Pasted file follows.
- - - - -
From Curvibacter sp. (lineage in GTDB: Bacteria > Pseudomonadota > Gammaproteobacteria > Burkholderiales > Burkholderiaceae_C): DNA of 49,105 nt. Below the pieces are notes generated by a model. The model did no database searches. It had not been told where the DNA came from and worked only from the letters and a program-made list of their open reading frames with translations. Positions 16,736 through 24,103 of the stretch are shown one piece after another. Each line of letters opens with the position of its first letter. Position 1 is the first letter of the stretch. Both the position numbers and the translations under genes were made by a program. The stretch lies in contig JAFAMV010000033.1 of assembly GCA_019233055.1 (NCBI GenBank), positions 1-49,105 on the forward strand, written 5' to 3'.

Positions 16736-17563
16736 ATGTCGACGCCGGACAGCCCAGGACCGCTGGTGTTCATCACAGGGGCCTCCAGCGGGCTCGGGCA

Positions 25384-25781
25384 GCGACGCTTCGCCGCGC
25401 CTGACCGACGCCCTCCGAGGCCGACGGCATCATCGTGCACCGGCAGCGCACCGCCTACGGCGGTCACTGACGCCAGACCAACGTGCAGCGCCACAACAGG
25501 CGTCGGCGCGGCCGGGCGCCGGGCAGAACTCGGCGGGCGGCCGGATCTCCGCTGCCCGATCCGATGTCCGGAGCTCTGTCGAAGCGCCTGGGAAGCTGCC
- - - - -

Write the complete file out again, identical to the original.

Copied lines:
From Curvibacter sp. (lineage in GTDB: Bacteria > Pseudomonadota > Gammaproteobacteria > Burkholderiales > Burkholderiaceae_C): DNA of 49,105 nt. Below the pieces are notes generated by a model. The model did no database searches. It had not been told where the DNA came from and worked only from the letters and a program-made list of their open reading frames with translations. Positions 16,736 through 24,103 of the stretch are shown one piece after another. Each line of letters opens with the position of its first letter. Position 1 is the first letter of the stretch. Both the position numbers and the translations under genes were made by a program. The stretch lies in contig JAFAMV010000033.1 of assembly GCA_019233055.1 (NCBI GenBank), positions 1-49,105 on the forward strand, written 5' to 3'.

Positions 16736-17563
16736 ATGTCGACGCCGGACAGCCCAGGACCGCTGGTGTTCATCACAGGGGCCTCCAGCGGGCTCGGGCA

Positions 25384-25781
25384 GCGACGCTTCGCCGCGC
25401 CTGACCGACGCCCTCCGAGGCCGACGGCATCATCGTGCACCGGCAGCGCACCGCCTACGGCGGTCACTGACGCCAGACCAACGTGCAGCGCCACAACAGG
25501 CGTCGGCGCGGCCGGGCGCCGGGCAGAACTCGGCGGGCGGCCGGATCTCCGCTGCCCGATCCGATGTCCGGAGCTCTGTCGAAGCGCCTGGGAAGCTGCC